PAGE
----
Immunity vs. Impunity in International Law: A Human Rights Approach

4 Baku St. U. L.Rev. 35 (2018)
Article language: English.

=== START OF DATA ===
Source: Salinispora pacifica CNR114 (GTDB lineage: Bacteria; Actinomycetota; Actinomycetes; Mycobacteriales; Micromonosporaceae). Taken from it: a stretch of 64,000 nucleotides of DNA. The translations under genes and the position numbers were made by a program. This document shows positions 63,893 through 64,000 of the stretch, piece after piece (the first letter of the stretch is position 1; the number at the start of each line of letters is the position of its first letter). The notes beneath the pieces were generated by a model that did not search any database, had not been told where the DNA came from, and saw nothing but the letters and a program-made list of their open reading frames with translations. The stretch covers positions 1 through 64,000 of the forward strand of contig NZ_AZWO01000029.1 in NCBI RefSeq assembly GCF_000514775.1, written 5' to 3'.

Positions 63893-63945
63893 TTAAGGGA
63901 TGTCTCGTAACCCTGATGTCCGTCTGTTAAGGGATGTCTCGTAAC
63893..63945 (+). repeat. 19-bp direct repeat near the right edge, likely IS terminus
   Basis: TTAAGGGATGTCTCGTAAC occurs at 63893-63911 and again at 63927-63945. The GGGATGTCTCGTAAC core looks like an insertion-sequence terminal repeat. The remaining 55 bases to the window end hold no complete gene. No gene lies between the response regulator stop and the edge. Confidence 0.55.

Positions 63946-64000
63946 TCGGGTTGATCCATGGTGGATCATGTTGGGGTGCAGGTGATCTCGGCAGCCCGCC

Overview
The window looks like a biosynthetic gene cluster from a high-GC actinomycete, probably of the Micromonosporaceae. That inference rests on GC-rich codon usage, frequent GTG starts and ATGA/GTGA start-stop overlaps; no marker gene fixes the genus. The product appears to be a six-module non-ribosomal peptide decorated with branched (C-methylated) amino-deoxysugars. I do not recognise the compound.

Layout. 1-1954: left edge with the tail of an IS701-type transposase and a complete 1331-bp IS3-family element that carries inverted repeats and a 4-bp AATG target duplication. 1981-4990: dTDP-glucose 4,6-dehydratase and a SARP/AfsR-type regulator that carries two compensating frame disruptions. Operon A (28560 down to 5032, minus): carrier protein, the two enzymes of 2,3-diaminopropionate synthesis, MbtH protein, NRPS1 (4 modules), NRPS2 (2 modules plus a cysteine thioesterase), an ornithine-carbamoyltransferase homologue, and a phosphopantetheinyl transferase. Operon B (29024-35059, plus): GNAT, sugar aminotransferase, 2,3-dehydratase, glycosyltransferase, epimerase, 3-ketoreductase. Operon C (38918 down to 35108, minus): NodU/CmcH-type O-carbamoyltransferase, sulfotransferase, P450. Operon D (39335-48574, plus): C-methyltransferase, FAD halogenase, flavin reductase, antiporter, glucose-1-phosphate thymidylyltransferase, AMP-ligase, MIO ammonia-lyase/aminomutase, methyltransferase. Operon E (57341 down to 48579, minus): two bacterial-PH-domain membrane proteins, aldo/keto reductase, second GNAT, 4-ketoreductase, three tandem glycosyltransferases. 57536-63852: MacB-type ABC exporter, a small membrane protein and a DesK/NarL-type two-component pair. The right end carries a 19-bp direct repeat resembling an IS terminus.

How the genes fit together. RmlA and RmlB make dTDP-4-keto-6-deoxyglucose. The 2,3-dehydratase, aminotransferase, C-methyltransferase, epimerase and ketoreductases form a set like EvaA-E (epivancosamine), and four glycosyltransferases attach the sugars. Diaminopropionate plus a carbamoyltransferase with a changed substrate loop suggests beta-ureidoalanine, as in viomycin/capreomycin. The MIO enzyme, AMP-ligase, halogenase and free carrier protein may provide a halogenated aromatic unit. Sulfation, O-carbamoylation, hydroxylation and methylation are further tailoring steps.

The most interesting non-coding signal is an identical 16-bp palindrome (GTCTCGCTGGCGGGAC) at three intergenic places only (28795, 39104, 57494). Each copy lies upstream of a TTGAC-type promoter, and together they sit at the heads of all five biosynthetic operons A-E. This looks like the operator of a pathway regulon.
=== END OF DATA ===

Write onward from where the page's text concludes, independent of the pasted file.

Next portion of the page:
The concept of immunity does not imply protection for States, Heads of State, and diplomatic agents by any means; at its core, immunity is designed to facilitate the smooth functioning of relations among States, State organs, and their representatives. Although the international community has tended to abolish impunity in cases involving the violation of human rights, this movement is not yet fully fledged and the abolition of impunity is far from assured. Be that as it may, equating immunity with impunity in cases of fundamental human rights violations presents a major handicap against the establishment of justice and the promotion of human rights. This article aimed to develop the distinction between immunity and impunity in terms of the adverse impact of impunity in respect of fundamental human rights. Further, it aimed to demonstrate that tolerating impunity threatens the future and development of human rights; consequently, it argued that the contradiction between immunity and human rights cannot be resolved unless impunity and immunity are clearly differentiated.

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